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Recurrent Neuroblastoma

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    Chemotherapy consists of moderate doses of carboplatin, cyclophosphamide, doxorubicin, and etoposide. The cumulative dose of each agent is kept low to minimize permanent injury from the chemotherapy regimen, as used in a prior COG trial (COG-P9641).

    Any child initially categorized as low risk who is older than 1 year at the time of metastatic recurrent or progressive disease who is not in the stage 4S pattern usually has a poor prognosis and should be treated with an aggressive regimen of combination chemotherapy consisting of very high doses of the drugs listed above, and often also including ifosfamide and high-dose cisplatin. Both myeloablative therapy and postchemotherapy retinoic acid may improve outcome of newly diagnosed patients with a poor prognosis.[12] These modalities are commonly employed in the treatment of patients with a recurrence that augurs a poor prognosis.

    Recurrent Neuroblastoma in Patients Initially Classified as Intermediate Risk

    (Risk categories are defined in Table 1 in the Stage Information section of the summary.)

    Local/regional recurrence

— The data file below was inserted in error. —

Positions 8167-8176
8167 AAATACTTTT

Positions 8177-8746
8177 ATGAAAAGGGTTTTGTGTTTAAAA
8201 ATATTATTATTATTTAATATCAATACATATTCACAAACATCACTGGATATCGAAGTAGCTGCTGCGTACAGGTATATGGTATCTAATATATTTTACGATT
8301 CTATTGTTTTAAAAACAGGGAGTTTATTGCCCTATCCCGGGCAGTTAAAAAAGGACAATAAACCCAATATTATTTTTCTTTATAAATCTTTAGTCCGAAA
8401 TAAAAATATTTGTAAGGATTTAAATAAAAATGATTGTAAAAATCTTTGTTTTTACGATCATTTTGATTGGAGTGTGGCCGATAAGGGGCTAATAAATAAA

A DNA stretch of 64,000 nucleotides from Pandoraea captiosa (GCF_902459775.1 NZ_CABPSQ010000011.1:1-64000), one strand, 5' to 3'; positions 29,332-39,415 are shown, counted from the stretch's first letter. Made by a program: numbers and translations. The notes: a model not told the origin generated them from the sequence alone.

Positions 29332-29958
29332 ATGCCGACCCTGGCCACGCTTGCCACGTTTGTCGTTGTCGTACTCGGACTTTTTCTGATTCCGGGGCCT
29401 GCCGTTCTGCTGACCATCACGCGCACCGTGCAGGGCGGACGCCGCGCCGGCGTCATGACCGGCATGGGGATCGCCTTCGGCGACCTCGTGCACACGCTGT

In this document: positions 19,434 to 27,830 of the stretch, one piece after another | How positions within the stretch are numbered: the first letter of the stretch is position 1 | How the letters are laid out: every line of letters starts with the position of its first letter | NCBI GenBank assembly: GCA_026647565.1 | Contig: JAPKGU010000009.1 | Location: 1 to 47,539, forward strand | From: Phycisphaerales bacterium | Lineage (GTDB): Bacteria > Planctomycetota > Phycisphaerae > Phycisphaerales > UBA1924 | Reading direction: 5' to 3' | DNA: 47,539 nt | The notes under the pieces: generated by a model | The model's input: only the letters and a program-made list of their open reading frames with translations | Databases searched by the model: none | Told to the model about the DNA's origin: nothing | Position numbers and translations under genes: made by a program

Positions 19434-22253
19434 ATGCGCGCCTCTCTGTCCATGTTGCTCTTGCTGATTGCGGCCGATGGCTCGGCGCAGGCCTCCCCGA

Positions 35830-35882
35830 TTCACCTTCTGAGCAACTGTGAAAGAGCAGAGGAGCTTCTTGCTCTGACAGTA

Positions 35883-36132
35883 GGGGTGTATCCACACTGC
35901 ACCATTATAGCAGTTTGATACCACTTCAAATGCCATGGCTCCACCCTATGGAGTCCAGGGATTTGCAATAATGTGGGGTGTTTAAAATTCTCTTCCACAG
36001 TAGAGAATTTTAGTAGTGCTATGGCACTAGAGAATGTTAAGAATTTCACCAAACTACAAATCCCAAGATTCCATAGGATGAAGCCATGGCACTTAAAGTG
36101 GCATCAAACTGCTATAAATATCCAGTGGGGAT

The current standard of care is based on the experience from the COG Intermediate-Risk treatment plan (COG-A3961). Local regional recurrence of neuroblastoma with favorable biology that occurs more than 3 months after completion of 12 weeks of chemotherapy may be treated surgically. If resection is less than near total, then 12 additional weeks of chemotherapy may be given. Chemotherapy consists of moderate doses of carboplatin, cyclophosphamide, doxorubicin, and etoposide. The cumulative dose of each agent is kept low to minimize permanent injury from the chemotherapy regimen, as used in a prior COG trial (COG-A3961).

    Metastatic recurrence

    If the recurrence is metastatic and/or occurs while on chemotherapy or within 3 months of completing chemotherapy and/or has unfavorable biologic properties, the prognosis is poor and the patient should be treated with an aggressive regimen of combination chemotherapy consisting of very high doses of the drugs listed above, and often also including ifosfamide and high-dose cisplatin. Both myeloablative therapy and postchemotherapy retinoic acid may improve outcome of newly diagnosed patients with a poor prognosis.[12] These modalities are commonly employed in the treatment of patients with a recurrence that augurs a poor prognosis.

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